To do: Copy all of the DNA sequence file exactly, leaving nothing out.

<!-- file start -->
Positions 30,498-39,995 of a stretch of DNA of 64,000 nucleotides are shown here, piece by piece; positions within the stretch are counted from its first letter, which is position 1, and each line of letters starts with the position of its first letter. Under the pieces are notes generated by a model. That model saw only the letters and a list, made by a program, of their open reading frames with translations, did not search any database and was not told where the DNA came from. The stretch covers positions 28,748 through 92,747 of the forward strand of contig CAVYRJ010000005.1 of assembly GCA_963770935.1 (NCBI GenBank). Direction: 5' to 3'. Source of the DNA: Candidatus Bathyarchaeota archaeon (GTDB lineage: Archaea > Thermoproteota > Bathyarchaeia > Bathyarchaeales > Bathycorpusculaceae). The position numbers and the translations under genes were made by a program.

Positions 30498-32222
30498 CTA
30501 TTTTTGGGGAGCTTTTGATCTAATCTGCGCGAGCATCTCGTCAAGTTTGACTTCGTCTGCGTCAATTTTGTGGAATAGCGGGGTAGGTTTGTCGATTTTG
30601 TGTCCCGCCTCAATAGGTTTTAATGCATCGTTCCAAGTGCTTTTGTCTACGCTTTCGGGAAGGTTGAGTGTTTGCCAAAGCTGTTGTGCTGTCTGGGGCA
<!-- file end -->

Positions 30,498-39,995 of a stretch of DNA of 64,000 nucleotides are shown here, piece by piece; positions within the stretch are counted from its first letter, which is position 1, and each line of letters starts with the position of its first letter. Under the pieces are notes generated by a model. That model saw only the letters and a list, made by a program, of their open reading frames with translations, did not search any database and was not told where the DNA came from. The stretch covers positions 28,748 through 92,747 of the forward strand of contig CAVYRJ010000005.1 of assembly GCA_963770935.1 (NCBI GenBank). Direction: 5' to 3'. Source of the DNA: Candidatus Bathyarchaeota archaeon (GTDB lineage: Archaea > Thermoproteota > Bathyarchaeia > Bathyarchaeales > Bathycorpusculaceae). The position numbers and the translations under genes were made by a program.

Positions 30498-32222
30498 CTA
30501 TTTTTGGGGAGCTTTTGATCTAATCTGCGCGAGCATCTCGTCAAGTTTGACTTCGTCTGCGTCAATTTTGTGGAATAGCGGGGTAGGTTTGTCGATTTTG
30601 TGTCCCGCCTCAATAGGTTTTAATGCATCGTTCCAAGTGCTTTTGTCTACGCTTTCGGGAAGGTTGAGTGTTTGCCAAAGCTGTTGTGCTGTCTGGGGCA